path: root/c-user/preface.rst
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.. SPDX-License-Identifier: CC-BY-SA-4.0

.. Copyright (C) 1988, 2008 On-Line Applications Research Corporation (OAR)


In recent years, the cost required to develop a software product has increased
significantly while the target hardware costs have decreased.  Now a larger
portion of money is expended in developing, using, and maintaining software.
The trend in computing costs is the complete dominance of software over
hardware costs.  Because of this, it is necessary that formal disciplines be
established to increase the probability that software is characterized by a
high degree of correctness, maintainability, and portability.  In addition,
these disciplines must promote practices that aid in the consistent and orderly
development of a software system within schedule and budgetary constraints.  To
be effective, these disciplines must adopt standards which channel individual
software efforts toward a common goal.

The push for standards in the software development field has been met with
various degrees of success.  The Microprocessor Operating Systems Interfaces
(MOSI) effort has experienced only limited success.  As popular as the UNIX
operating system has grown, the attempt to develop a standard interface
definition to allow portable application development has only recently begun to
produce the results needed in this area.  Unfortunately, very little effort has
been expended to provide standards addressing the needs of the real-time
community.  Several organizations have addressed this need during recent years.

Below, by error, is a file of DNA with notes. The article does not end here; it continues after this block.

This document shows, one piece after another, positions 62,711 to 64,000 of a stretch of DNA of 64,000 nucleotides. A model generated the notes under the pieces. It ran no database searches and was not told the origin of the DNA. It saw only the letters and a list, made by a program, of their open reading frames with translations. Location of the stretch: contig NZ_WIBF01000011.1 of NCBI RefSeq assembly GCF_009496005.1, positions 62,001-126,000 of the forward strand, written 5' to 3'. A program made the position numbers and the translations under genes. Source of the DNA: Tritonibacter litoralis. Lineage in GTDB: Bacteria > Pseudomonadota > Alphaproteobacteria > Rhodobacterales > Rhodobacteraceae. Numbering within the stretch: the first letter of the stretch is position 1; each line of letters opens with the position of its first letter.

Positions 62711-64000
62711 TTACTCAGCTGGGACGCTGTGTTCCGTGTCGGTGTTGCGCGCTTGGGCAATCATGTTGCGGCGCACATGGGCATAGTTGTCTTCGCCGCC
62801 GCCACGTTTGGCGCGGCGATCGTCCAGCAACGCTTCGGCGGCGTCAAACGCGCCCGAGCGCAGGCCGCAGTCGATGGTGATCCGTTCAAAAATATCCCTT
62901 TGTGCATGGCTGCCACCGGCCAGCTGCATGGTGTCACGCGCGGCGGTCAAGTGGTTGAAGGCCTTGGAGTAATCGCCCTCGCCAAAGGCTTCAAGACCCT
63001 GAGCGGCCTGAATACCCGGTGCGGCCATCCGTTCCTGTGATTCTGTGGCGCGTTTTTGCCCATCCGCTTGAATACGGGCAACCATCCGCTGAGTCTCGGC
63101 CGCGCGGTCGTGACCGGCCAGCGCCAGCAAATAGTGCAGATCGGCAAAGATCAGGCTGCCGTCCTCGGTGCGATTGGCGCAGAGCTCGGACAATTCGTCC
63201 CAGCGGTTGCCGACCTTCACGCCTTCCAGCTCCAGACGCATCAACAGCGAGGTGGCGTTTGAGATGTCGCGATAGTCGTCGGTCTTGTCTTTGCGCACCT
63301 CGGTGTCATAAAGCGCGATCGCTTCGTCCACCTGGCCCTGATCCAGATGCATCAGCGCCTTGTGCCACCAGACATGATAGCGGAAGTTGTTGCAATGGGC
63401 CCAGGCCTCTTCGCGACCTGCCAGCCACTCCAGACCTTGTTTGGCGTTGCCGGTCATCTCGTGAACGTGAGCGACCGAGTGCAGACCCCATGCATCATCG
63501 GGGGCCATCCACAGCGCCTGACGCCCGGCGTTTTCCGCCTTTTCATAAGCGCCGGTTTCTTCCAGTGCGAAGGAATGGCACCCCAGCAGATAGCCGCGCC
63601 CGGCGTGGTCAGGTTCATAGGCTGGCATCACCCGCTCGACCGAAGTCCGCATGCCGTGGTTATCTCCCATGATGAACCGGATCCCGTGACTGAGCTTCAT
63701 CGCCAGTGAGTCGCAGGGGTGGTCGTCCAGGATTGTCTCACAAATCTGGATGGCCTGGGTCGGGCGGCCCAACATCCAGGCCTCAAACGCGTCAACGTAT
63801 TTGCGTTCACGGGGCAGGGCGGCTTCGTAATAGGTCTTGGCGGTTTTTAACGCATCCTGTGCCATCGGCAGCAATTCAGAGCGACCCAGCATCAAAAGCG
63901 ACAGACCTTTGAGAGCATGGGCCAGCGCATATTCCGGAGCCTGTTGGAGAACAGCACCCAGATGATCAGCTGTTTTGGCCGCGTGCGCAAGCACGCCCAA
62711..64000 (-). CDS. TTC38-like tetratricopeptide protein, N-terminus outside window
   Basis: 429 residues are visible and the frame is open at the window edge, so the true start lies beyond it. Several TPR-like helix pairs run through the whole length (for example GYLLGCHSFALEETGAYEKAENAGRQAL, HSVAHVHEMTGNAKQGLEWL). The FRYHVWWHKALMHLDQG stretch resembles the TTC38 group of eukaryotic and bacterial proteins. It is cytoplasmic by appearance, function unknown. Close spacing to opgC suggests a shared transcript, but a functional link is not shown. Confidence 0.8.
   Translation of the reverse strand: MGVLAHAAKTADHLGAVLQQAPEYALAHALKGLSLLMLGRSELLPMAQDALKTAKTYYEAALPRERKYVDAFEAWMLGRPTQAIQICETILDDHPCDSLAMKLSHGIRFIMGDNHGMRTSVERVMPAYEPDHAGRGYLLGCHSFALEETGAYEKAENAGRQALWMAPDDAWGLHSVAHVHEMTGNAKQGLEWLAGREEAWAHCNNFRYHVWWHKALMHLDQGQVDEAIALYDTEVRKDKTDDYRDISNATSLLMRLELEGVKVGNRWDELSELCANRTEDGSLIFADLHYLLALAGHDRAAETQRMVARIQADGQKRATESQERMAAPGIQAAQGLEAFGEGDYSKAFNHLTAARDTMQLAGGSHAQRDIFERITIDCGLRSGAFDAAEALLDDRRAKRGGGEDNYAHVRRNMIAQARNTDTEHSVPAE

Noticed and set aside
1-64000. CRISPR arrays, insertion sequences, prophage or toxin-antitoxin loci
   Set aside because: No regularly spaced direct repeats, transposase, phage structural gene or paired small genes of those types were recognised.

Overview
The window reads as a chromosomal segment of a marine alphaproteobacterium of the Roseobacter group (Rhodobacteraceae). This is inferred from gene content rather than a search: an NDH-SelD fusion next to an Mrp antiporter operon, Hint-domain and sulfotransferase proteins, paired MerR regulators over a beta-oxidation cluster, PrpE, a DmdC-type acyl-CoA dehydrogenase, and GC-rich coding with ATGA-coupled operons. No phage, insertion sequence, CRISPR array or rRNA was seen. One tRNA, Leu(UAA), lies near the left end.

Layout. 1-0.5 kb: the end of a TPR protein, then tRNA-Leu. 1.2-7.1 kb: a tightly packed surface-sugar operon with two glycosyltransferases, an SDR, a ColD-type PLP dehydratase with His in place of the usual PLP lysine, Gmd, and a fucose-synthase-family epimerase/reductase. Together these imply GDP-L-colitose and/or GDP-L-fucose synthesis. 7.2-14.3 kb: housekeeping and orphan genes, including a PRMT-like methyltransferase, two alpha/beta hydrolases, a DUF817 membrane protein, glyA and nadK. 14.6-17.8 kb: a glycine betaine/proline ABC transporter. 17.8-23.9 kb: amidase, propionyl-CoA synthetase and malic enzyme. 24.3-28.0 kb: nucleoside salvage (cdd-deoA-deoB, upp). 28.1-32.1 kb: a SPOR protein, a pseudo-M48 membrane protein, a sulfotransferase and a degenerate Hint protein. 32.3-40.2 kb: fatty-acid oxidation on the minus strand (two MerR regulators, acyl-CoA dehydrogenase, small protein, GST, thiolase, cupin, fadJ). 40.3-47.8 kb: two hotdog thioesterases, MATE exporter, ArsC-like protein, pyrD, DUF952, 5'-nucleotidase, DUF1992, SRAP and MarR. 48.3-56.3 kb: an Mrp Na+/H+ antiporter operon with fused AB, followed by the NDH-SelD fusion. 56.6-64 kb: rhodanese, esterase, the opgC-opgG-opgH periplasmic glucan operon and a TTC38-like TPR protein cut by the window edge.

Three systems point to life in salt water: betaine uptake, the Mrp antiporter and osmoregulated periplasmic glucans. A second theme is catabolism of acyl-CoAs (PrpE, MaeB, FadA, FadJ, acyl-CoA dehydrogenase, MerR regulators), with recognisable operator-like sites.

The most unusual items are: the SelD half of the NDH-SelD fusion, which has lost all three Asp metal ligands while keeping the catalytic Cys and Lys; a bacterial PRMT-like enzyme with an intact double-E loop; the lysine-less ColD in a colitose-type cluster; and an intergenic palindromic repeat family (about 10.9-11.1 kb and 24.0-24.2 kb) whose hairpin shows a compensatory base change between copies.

The Real Time Executive Interface Definition (RTEID) was developed by Motorola
with technical input from Software Components Group.  RTEID was adopted by the
VMEbus International Trade Association (VITA) as a baseline draft for their
proposed standard multiprocessor, real-time executive interface, Open Real-Time
Kernel Interface Definition (ORKID).  These two groups are currently working
together with the IEEE P1003.4 committee to insure that the functionality of
their proposed standards is adopted as the real-time extensions to POSIX.

This emerging standard defines an interface for the development of real-time
software to ease the writing of real-time application programs that are
directly portable across multiple real-time executive implementations.  This
interface includes both the source code interfaces and run-time behavior as
seen by a real-time application.  It does not include the details of how a
kernel implements these functions.  The standard's goal is to serve as a
complete definition of external interfaces so that application code that
conforms to these interfaces will execute properly in all real-time executive
environments.  With the use of a standards compliant executive, routines that
acquire memory blocks, create and manage message queues, establish and use
semaphores, and send and receive signals need not be redeveloped for a
different real-time environment as long as the new environment is compliant
with the standard.  Software developers need only concentrate on the hardware
dependencies of the real-time system.  Furthermore, most hardware dependencies
for real-time applications can be localized to the device drivers.

A compliant executive provides simple and flexible real-time multiprocessing.
It easily lends itself to both tightly-coupled and loosely-coupled
configurations (depending on the system hardware configuration).  Objects such
as tasks, queues, events, signals, semaphores, and memory blocks can be
designated as global objects and accessed by any task regardless of which
processor the object and the accessing task reside.

The acceptance of a standard for real-time executives will produce the same
advantages enjoyed from the push for UNIX standardization by AT&T's System V
Interface Definition and IEEE's POSIX efforts.  A compliant multiprocessing
executive will allow close coupling between UNIX systems and real-time
executives to provide the many benefits of the UNIX development environment to
be applied to real-time software development.  Together they provide the
necessary laboratory environment to implement real-time, distributed, embedded
systems using a wide variety of computer architectures.

A study was completed in 1988, within the Research, Development, and
Engineering Center, U.S. Army Missile Command, which compared the various